Brad Mondo / YouTube
By Elizabeth De Luna
Like cats with strings, days at the zoo, and bedroom sing-alongs, reaction videos are about as old as YouTube itself. For the past 10 years, the genre has maintained a relatively consistent look and feel, even as the platform around it evolved into the second-largest site in the world. Now, change seems to be catching up with it. Slowly but surely, over the past two years, YouTube reaction videos have been taken over by the pros. Lawyers, doctors, plant experts, and folks of seemingly every other kind of occupation are reacting to videos related to their line of work. Want to watch a Wiccan react to a YouTuber becoming a witch for a day? You can. How about a magician critiquing beginner magic? Or a music producer swooning over the harmonies in “Bohemian Rhapsody?” Those are available, too.
Professional reactions aren’t feats of filmmaking, editing, or artistry. Instead, their crowning glory is having breathed new life into one of YouTube’s oldest and most consistent pillars of content. Data confirms that professional reactions are having a moment: YouTube searches for videos with the term “react” in their title are the highest they’ve been since 2014 — the starting point for available data — and searches for videos with both “real” and “react” in their title (as in “Real Engineer reacts to The Big Bang Theory”) saw their biggest week in five years this past January.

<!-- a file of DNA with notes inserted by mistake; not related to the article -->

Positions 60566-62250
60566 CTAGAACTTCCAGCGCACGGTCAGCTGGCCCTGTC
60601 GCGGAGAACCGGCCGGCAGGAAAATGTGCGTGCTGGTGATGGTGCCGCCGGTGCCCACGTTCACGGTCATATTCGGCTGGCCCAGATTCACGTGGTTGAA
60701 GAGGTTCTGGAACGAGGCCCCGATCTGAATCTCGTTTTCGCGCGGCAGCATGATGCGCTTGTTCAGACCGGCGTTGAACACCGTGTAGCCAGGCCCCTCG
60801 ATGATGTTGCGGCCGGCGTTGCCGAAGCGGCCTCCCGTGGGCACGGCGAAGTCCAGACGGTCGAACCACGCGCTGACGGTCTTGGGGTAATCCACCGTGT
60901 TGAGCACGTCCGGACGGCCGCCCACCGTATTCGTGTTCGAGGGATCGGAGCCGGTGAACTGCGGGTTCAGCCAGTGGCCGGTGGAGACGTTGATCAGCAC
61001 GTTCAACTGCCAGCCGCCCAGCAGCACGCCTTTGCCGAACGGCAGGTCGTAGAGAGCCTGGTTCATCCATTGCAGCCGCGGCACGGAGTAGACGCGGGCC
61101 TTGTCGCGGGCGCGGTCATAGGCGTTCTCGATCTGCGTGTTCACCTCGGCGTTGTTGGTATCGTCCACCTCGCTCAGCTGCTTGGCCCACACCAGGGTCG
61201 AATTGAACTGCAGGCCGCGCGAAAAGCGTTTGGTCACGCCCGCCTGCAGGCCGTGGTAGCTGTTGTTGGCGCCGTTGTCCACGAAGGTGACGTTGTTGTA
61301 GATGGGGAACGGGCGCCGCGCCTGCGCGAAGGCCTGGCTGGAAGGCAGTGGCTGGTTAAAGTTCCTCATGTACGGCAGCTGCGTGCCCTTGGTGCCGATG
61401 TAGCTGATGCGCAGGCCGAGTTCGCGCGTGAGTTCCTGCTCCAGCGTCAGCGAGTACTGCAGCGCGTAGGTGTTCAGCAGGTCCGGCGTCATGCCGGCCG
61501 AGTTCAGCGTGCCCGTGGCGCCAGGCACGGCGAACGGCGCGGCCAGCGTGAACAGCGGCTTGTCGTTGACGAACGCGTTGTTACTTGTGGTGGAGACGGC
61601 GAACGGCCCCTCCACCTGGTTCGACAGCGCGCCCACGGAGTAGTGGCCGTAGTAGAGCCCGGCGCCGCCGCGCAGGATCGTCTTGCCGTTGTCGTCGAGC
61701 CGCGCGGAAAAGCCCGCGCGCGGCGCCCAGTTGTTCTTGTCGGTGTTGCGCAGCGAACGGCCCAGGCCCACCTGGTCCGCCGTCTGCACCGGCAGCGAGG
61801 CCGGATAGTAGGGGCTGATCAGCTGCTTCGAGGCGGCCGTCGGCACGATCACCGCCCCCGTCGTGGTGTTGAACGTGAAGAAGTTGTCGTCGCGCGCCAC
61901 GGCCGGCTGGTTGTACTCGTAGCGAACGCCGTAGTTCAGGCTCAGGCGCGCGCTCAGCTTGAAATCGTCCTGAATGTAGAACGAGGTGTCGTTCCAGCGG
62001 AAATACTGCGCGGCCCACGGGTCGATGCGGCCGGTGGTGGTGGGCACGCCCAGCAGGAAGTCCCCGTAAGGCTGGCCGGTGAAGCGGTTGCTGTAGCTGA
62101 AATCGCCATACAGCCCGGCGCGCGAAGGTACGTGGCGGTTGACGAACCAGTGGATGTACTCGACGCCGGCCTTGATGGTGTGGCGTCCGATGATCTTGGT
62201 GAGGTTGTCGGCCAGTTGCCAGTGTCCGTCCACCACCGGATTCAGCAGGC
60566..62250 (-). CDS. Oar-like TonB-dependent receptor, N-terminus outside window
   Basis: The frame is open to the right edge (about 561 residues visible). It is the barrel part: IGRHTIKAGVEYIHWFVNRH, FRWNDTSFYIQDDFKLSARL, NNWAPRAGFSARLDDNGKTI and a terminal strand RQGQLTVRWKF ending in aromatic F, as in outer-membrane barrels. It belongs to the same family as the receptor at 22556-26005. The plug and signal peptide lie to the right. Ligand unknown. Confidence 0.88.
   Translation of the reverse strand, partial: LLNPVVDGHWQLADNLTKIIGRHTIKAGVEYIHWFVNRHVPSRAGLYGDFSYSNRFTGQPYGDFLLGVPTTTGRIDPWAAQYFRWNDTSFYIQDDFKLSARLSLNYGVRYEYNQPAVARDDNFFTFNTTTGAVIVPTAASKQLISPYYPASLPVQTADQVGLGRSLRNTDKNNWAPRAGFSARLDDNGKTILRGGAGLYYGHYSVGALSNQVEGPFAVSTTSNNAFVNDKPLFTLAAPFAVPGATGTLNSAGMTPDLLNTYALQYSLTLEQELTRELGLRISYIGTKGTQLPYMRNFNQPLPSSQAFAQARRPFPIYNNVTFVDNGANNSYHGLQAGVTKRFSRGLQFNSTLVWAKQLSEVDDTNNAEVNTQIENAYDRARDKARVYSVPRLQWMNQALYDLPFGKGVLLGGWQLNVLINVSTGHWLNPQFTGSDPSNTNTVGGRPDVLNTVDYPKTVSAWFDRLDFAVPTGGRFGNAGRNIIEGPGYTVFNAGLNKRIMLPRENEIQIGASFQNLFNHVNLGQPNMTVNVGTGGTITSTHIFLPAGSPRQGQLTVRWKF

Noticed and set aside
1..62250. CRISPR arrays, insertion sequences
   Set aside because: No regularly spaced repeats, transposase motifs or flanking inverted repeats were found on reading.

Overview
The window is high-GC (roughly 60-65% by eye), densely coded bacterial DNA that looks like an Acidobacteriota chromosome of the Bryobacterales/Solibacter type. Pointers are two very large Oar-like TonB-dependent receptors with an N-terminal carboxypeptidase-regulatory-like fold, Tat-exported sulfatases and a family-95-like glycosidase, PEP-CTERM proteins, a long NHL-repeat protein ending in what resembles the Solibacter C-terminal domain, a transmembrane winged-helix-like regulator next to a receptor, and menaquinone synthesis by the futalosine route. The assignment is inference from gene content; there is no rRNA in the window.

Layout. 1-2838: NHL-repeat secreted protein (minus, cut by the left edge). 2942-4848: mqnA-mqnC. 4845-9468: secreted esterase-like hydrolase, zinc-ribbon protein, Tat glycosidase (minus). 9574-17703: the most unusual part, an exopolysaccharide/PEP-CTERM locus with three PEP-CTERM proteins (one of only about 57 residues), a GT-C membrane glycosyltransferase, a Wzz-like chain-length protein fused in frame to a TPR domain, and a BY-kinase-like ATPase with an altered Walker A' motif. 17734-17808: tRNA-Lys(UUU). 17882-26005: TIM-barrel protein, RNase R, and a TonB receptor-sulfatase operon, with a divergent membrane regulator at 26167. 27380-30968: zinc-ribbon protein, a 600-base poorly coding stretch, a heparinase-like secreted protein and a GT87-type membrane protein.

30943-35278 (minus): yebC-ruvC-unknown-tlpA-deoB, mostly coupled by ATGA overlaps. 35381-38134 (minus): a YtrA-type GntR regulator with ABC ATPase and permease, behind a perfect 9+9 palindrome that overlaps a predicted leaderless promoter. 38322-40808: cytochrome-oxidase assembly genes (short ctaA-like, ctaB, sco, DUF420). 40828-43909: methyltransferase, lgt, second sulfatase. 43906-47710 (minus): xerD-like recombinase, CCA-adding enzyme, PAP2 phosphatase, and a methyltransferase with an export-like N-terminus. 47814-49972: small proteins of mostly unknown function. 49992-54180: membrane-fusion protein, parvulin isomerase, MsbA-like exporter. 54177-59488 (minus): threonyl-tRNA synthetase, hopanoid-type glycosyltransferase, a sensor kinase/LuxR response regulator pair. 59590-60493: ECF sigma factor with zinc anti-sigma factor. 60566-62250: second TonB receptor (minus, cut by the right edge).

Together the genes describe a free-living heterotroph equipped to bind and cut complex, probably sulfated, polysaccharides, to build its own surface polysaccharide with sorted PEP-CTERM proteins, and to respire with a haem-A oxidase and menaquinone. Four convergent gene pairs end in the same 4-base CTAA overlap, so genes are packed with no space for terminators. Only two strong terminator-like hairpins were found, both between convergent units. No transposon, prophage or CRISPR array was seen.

Around the birth of YouTube, before video editing services were widely available, reaction videos were limited to home videos of children gleefully ripping open Christmas presents or reacting to The Scary Maze Game. As time went on, editing made it possible to superimpose videos on screen, alongside the reaction, allowing the viewer to watch them simultaneously.
For the most part, reaction videos on YouTube showed regular people reacting to mainstream movies, television, viral videos, fails, and memes. Anyone could react to anything, no expertise necessary. Over time, some channels attempted to set themselves apart with video titles like “dad reacts,” “couples react,” or even “Black guy reacts.” The Fine Brothers, the pre-eminent pioneers of the react genre, were granted trademark registrations for “Kids React” in 2012 and “Teens React” and “Elders React” in 2013 before eventually spinning out “Adult,” “College Kid,” “YouTuber,” and “Celebrity” react series as well. The new wave of professional reaction videos have taken inspiration from those series titles, adding “real” or “expert” to an occupation as a way to legitimize their content, as in “real chef” or “dinosaur expert.”